Friday, January 14, 2011

Stocks Extend Gains for 7th Straight Week

In its latest POMO, the Fed purchased another $7.3 billion in bonds from the Primary Dealers on Friday, which, of course, made buying yesterday's dip the right move for equity traders.

Stocks rallied sharply off a quiet beginning, with all major indices getting a diagonal lift throughout the day. The market has now overextended an already extended position, as new highs were hit in all the majors. Those calling for a pull-back thus far have been sorely disappointed and probably are feeling a bit embarrassed at doubting the power of the Fed and fiat money created out of thin air.

Leading the way were bank and computer chip firms after JP Morgan Chase (JPM) and Intel (INTC) both reported earnings better-than street estimates.

Investors took December retail sales (up 0.5%), capacity utilization (76%) and industrial production (+0.8%) as positive signs that the recovery was continuing apace. A higher-than-normal CPI, which came in at 0.5%, did little to contain the enthusiasm.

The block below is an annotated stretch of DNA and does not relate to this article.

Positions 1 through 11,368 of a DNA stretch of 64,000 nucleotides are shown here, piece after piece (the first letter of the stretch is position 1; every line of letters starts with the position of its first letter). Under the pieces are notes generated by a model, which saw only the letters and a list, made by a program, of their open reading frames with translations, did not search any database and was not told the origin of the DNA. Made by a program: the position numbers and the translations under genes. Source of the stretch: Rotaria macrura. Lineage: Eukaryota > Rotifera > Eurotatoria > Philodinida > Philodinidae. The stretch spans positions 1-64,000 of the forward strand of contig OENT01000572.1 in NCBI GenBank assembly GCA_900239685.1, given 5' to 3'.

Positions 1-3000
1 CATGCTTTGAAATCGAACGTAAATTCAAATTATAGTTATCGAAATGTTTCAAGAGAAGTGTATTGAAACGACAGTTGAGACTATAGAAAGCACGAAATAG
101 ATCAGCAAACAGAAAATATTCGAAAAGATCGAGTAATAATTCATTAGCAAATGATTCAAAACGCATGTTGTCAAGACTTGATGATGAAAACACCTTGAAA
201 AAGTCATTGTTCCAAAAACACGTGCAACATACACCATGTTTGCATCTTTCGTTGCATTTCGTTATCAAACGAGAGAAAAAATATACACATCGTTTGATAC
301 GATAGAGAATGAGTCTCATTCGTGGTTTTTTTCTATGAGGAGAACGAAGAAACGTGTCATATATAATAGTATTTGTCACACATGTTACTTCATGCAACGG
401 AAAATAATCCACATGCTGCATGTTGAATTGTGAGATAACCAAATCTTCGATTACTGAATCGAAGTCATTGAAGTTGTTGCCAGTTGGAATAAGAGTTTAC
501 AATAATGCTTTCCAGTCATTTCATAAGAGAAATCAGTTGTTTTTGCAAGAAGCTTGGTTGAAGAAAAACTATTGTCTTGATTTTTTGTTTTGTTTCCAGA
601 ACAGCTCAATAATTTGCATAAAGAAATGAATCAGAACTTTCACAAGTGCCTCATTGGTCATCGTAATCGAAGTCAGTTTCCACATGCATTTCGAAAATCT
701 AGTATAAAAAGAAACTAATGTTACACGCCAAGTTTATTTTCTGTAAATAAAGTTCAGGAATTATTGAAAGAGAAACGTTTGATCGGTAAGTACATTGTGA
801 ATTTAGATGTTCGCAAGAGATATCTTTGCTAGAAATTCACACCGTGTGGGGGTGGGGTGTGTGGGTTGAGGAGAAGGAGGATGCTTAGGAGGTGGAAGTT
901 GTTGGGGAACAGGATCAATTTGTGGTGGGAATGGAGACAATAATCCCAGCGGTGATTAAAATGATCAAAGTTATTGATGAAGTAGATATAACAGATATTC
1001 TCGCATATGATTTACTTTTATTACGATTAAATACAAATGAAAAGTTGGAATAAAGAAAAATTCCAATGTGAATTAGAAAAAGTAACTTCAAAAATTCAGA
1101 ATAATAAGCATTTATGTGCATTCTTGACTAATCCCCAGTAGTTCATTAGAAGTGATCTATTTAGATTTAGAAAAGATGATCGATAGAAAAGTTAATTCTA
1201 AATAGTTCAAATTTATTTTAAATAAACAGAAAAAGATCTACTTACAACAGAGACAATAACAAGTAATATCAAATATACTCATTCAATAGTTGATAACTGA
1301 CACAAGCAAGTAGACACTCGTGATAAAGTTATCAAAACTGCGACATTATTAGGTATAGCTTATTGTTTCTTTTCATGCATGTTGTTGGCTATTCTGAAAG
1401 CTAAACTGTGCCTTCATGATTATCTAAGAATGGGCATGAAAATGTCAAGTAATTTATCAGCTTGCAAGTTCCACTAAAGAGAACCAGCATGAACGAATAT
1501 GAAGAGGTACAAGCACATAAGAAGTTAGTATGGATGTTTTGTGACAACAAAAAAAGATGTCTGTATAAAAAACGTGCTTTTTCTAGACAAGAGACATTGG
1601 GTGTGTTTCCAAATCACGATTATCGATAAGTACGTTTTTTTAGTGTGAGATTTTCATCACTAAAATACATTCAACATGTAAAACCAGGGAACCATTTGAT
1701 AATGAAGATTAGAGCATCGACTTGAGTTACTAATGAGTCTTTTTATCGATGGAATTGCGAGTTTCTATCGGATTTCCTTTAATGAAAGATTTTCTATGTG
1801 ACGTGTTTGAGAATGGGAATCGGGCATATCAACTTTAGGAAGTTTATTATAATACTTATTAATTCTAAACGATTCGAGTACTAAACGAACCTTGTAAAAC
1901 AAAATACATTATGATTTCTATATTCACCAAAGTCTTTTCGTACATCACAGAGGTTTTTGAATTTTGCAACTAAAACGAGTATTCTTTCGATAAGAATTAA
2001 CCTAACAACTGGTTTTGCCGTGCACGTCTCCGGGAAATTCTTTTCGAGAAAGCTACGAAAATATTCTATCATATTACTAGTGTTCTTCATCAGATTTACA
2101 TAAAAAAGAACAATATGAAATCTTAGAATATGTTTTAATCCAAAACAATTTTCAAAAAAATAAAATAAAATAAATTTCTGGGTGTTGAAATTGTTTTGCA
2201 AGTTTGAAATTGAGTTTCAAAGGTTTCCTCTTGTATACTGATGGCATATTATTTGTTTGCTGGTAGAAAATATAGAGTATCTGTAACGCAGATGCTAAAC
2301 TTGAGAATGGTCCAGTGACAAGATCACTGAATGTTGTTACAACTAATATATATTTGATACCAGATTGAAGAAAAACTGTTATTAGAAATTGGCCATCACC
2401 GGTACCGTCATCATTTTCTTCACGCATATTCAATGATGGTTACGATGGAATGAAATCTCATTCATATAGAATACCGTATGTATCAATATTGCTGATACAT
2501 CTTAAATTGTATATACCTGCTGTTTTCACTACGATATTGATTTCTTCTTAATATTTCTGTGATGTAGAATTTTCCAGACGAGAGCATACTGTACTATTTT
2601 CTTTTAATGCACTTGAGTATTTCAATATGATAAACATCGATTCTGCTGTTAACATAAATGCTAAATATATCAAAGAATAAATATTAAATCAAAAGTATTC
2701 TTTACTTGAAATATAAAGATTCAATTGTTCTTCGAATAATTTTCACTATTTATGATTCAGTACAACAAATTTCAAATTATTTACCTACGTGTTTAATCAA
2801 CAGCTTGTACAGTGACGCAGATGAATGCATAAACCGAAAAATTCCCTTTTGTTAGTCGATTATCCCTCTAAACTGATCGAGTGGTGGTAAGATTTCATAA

Dow 11,787.38, +55.48 (0.47%)
NASDAQ 2,755.30, +20.01 (0.73%)
S&P 500 1,293.24, +9.48 (0.74%)
NYSE Composite 8,174.12, +54.69 (0.67%)

Advancing issues far outpaced decliners, 3972-2547. There were 233 new highs and 112 new lows on the NASDAQ; On the NYSE, there were 234 new highs and 153 new lows, the lows dominated by Municipal Bond funds, which have been hard hit in the aftermath of Meredith Whitney's call that there will be hundreds of municipal defaults this year. Nobody seems to be doubting her as states and cities struggle with bloated budgets and slim tax receipts.

Volume was at its best level of the week, a fitting conclusion to a week characterized by high drama and low reactions.

NASDAQ Volume 2,030,708,125.00
NYSE Volume 5,228,476,000

Oil tacked on a 14 cent gain, to $91.54, but the precious metals were savaged again. Gold traded down $26.50, to $1,360.50, its lowest level in some months, while silver was whipsawed lower by 94 cents, coming in at $28.32. The level of complacency in all trading areas - outside of the muni bond complex - is stunning. There simply is no risk aversion, a recipe for disaster, which the Fed has so far been able to contain.

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